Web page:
in 1878 and again in i88o. he served
three terms in this office and would
have been renominated the fourth
time if he had not resigned to accept
the presidency of South Carolina
college, to fill a vacancy.
In 1882 he was chosen governor of
the state and reelected in 1884.
Toward the close of his second
term, President Cleveland offered
him the position of United States
commissioner of education, but he
declined the offer as he did that of
another prominent federal office
soon after tendered him.
On June 28. 1886, President Cleve
land tendered him the position of
assistant secretary of the treasury,
and to accept this position. at the
earnest personal solicitation of the
president, he resigned his office as
governor of the state.
After President Cleveland's defeat
in 1888, he nominated Gov. Thomp
son for the position of democratic
member of the United States civil
service commission. The senate
did not confirm the nomination, but
afterward 35 out of 76 senators made
written request of President Harri
son that he renew the appointment.
This he did and the senate promptly
confirmed his nomination.
In 1892, when the New York Life
Insurance company was organized,
Gov. Thompson was offered the
comptrollership of that great cor
poration. Of his resignation of his
place as civil service commissioner
to accept that office, Harper's Week
ly characterized it as a pubIc loss.
While continuously in public office
n1 state and nation from 1776 to 1892,
it can truly be said that the office al
ways sought the man and never the
ran the office.
Distinguished as a soldier, educa
tor, statesman, financier, no;ble
bearted gentleman, the whole coun
+ry with his fellow citizens of South
Carolina mourns his death.
The remains of Gov. Thompson
will be brought from New York to
:he state he loved, and cn Wednes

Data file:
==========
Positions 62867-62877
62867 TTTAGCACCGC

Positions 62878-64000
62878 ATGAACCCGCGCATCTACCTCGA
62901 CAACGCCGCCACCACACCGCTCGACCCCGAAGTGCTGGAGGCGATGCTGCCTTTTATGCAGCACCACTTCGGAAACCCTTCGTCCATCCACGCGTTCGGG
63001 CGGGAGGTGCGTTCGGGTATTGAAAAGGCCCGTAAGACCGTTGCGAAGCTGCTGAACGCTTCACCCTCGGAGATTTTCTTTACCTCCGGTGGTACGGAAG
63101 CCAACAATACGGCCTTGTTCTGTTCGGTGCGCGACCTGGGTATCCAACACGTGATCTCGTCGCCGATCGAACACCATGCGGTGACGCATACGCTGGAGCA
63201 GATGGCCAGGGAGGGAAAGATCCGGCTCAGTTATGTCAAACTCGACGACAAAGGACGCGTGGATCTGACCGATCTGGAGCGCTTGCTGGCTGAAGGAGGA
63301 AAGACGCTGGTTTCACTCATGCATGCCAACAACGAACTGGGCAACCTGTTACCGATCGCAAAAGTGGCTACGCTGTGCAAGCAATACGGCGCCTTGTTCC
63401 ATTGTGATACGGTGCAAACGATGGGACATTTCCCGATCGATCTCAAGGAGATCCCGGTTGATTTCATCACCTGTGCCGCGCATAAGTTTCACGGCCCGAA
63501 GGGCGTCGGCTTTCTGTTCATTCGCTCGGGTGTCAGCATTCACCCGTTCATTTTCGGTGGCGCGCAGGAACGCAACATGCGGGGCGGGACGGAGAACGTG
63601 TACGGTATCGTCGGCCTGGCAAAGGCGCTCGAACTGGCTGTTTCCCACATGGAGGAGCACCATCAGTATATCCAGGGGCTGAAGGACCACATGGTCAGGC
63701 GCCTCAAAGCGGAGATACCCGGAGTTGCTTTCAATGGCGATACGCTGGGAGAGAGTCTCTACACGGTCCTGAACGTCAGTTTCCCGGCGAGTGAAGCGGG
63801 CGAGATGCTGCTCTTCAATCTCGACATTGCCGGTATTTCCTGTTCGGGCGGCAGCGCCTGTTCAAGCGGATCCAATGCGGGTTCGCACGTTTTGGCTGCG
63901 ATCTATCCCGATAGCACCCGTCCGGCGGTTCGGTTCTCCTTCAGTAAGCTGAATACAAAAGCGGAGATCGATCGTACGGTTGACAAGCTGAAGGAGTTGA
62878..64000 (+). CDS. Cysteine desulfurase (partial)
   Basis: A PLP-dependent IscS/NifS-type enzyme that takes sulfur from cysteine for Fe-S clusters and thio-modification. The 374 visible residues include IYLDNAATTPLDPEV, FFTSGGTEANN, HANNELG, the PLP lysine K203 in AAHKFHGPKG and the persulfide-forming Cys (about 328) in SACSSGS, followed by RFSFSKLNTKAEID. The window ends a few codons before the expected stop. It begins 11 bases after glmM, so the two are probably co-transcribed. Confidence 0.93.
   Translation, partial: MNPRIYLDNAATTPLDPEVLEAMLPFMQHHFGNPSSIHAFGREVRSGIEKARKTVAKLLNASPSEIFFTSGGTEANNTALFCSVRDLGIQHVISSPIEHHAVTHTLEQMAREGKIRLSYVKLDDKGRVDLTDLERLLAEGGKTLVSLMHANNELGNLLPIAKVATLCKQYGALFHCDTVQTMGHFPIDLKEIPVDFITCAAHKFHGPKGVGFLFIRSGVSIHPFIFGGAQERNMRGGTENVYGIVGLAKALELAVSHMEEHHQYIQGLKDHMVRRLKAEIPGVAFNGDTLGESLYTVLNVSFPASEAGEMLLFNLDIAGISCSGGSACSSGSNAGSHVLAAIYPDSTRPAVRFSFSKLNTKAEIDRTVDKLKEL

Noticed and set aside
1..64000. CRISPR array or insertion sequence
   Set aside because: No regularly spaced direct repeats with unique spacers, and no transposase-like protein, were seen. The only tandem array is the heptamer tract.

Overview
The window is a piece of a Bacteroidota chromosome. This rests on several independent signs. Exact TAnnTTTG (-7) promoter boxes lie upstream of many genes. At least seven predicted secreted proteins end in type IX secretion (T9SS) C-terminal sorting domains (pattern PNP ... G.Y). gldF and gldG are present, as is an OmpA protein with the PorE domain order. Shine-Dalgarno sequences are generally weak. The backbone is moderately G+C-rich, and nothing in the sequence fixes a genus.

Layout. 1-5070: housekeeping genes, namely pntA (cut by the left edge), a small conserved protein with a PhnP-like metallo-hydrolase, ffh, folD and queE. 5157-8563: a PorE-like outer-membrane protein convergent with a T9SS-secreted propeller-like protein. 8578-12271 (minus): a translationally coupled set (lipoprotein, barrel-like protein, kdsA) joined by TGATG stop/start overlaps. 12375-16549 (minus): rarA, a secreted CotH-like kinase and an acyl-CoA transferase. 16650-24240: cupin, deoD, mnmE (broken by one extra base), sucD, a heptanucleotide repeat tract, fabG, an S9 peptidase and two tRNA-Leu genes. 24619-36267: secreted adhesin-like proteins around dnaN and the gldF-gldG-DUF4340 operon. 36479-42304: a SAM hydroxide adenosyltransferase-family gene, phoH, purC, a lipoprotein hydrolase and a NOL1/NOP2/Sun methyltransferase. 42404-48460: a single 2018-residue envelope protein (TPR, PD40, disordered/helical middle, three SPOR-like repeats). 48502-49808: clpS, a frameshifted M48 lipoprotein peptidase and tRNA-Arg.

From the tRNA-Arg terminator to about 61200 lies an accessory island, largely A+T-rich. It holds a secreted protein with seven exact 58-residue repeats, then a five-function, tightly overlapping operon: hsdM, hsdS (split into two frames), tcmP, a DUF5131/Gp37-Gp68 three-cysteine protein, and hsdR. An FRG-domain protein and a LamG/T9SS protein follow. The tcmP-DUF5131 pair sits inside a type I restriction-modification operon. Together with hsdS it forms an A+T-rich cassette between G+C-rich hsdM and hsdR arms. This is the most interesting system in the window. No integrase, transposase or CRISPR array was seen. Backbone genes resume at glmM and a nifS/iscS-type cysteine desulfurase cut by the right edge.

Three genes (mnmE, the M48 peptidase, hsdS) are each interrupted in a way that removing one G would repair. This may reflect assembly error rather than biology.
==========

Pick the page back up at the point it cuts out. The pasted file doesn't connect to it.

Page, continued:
iay next will be interred in the city
A. F. Jaurett, the American news
paper man who was ordered to leave
Venezeula, came to New York on
:he steamer Philadelphia on Wed
"Tuum quod bonum felix faustumn
lue sit populo Americano," cables
:he Kaiser to Mr. Rosevelt. "You're
ll to the good," says Big Bill Dei
.. a in free translation.
'ls can truthfully be s:-d of
tbc new proilnet for nr :i- n-L de*-iclons Ice
cream Y0- ev -r -to : in the pakane.
Nothi- tn so r . All grocers
are plar'im-,i t,(. i re~~n~p]
sed5.frt-.oak.,t: Foarkinde: Van
-eo c , - >red. Address,
The Gencsee Pre . od Co., lox 4,t Le Roy, N.Y.
Miss Bessie L. Simmons,
(Over Pelham's Drug Store.)
Piano and Voice.
Term beginning Monday, Sept. 5, 19M
$3.00 Per. Eight Lessons.
Don't Make a
until you see our line.
If you do you will regret
it. Call and see our
stock, and if you are
not pleased you will
have time to go else
Maye Book Store.
In tea and coffee sets, both ster
ling silver and plated ware. Te &ie
signs and patterns get more dainty
and desirable with each passing year
and our grandmothers' eyes would
twinkle with amazement at the dis
play to be seen here.
For Sale by
C. H.-CAN NON.
Norwood & Tyree, Agents,
Newberry, S. C.
Best Mineral As
.C. H. CANNON,
Near C._ N. & L. Dennt
Newberry, S. C.
Capital - - - $50,000
Surplus - - 19,500
since organization 21,000
Paid Depositors in
ment since or
ganization - - $9,200
A man working by the day is paid
o r the time he puts in at work, but
when that man saves a dollar for his
day's labor it works for him nights,
as well as days; never lays off on
account of bad weather and never
gets sick, but goes right on earn
ing him an income. It's a nice
thi.jg to work for money, but it's
much nicer to have money working
for you. Try it-open a savings
account with us and get some money
working for you. Make a deposit
in the Savings department today
and let it begin to work for you.
Interest computed at 4 per cent
January i and July i of each year.
The business under
the firm name of Shelly,
Dean & Summer will
be carried on at the
same old stand under
the name of Shelly &
Summer, We want 'all
our friends and cus
tomers to continue to
give ustheir patronage.
We have the cheapest
and most complete
stock of FURNITURE
ever opened in New
berry. Come and see
our stock and ask our
Co.'s old stand.
Uread Maker andRaiser
;ou can mix and knead
In 3 M9inutes.
H.7ands do not toiich,the dough.
SDOES AWAY WITH HAND KNEADING
S AND NAKES BETTER BREAD...
*.Easy to clean.:. A chiki can work E.
THEY ARE GUARANTEED TO
GIVE SATISFACTION OR YOUR
MONEY BACK. PRICE $2.do.
F. A. ScHUMPERT,
Sec'y and Treas
W3 w-an vr ann wmin enrin te.